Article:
IEEE Approves Pro-Patent Holder Policy Updates

On Friday afternoon, the IEEE Standards Association Board of Governors (IEEE SA BOG) announced they had taken action to update the Patent Policy for IEEE standards development. The updates, which will not go into effect until January 1, 2023, appear at first glance to be minimal, but will likely have an extraordinarily positive impact for patent owners.

To Become Transaction-Ready, Startups Need IP Business Strategists

On the second day of the IPWatchdog LIVE conference held in Dallas, Texas, earlier this month, a panel of experts who advise startups and are passionate about the licensing business model discussed the challenges and opportunities presented by intellectual property. The panelists opened the discussion by describing their experiences with the biggest mistakes startups make in regard to patents. Ian McClure, Associate VP for Research, Innovation, and Economic Impact at the University of Kentucky as well as the chair of AUTM, identified two mistakes commonly made by the approximately 1,200 startups that are spun out from university research in the United States each year.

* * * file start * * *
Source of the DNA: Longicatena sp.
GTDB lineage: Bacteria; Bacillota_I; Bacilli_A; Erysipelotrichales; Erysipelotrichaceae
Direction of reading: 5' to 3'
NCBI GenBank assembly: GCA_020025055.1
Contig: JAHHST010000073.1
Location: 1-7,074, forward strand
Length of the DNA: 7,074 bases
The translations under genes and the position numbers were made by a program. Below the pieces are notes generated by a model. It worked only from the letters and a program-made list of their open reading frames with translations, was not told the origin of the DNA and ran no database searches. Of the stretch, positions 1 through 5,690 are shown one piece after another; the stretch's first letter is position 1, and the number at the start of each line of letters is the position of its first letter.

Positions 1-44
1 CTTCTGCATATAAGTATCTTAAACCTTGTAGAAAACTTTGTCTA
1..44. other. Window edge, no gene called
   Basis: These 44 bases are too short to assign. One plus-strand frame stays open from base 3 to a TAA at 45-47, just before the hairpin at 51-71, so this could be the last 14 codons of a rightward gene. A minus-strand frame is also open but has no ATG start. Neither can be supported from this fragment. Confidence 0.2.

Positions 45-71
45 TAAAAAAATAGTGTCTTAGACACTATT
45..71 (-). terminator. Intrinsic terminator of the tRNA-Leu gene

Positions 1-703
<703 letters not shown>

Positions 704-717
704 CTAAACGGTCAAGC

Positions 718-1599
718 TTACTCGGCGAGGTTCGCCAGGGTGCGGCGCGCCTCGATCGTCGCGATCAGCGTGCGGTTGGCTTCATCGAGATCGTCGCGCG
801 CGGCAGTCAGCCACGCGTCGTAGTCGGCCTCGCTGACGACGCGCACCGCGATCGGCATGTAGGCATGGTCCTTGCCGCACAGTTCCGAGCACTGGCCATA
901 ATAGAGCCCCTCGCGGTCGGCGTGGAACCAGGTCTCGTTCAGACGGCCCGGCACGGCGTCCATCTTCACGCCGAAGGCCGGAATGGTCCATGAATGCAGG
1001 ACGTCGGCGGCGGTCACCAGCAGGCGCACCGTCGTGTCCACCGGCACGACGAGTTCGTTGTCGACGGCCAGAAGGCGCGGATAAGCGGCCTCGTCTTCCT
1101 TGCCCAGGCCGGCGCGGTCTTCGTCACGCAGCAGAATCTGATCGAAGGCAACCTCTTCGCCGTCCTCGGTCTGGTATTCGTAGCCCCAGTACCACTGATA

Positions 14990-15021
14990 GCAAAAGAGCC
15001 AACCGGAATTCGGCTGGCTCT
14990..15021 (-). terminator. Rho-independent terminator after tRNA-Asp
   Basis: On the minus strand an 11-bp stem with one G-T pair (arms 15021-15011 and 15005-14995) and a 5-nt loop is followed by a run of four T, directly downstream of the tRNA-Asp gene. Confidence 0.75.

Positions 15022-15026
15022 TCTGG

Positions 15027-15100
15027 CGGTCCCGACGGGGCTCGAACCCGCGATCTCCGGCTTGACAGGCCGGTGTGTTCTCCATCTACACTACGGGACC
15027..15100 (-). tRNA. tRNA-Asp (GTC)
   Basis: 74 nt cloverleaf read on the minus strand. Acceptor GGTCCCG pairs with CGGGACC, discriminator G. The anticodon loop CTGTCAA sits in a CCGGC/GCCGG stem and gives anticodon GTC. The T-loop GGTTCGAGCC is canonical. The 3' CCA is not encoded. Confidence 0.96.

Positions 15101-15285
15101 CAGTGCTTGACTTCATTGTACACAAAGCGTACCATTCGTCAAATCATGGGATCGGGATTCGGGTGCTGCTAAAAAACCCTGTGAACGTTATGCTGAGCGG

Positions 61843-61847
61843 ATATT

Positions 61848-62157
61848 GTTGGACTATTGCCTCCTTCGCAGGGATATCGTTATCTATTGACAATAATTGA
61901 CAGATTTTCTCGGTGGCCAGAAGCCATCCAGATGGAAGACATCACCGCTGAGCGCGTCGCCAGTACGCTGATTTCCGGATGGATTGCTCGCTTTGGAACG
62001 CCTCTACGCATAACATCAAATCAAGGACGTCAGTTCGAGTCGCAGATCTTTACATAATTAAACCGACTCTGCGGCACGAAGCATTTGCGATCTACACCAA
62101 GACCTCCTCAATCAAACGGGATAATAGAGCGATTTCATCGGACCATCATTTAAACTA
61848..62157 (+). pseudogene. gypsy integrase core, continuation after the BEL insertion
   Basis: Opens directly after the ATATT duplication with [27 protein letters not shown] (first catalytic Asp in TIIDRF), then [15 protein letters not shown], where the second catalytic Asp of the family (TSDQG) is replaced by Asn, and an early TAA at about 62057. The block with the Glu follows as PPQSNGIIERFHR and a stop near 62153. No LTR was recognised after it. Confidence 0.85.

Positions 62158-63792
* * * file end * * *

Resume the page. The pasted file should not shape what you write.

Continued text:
Advocating for Ethics-Driven Regulation for Blockchain Technologies

Blockchain technology can serve as a shared database ledger that tracks assets and transactions with little to no oversight but, in theory, unlimited users. Its potential applications spanning smart contracts to blockchaining intellectual property, indicate promise for fluid collaborations, efficient remuneration and thorough intellectual property management. However, there are still crucial issues, including privacy, compatibility, liability and jurisdiction that remain undefined. Moreover, because all fields necessitate specialized codes of conduct and ethics, if blockchain technology is expected to make a significant difference in society, then it too, deserves its own field of ethics, like artificial intelligence (AI), nuclear technology, biotechnology, and space exploration. Leading minds across disciplines need to contemplate how this technology can be shaped to have a positive impact, first by examining what this field is capable of doing and its potential consequences.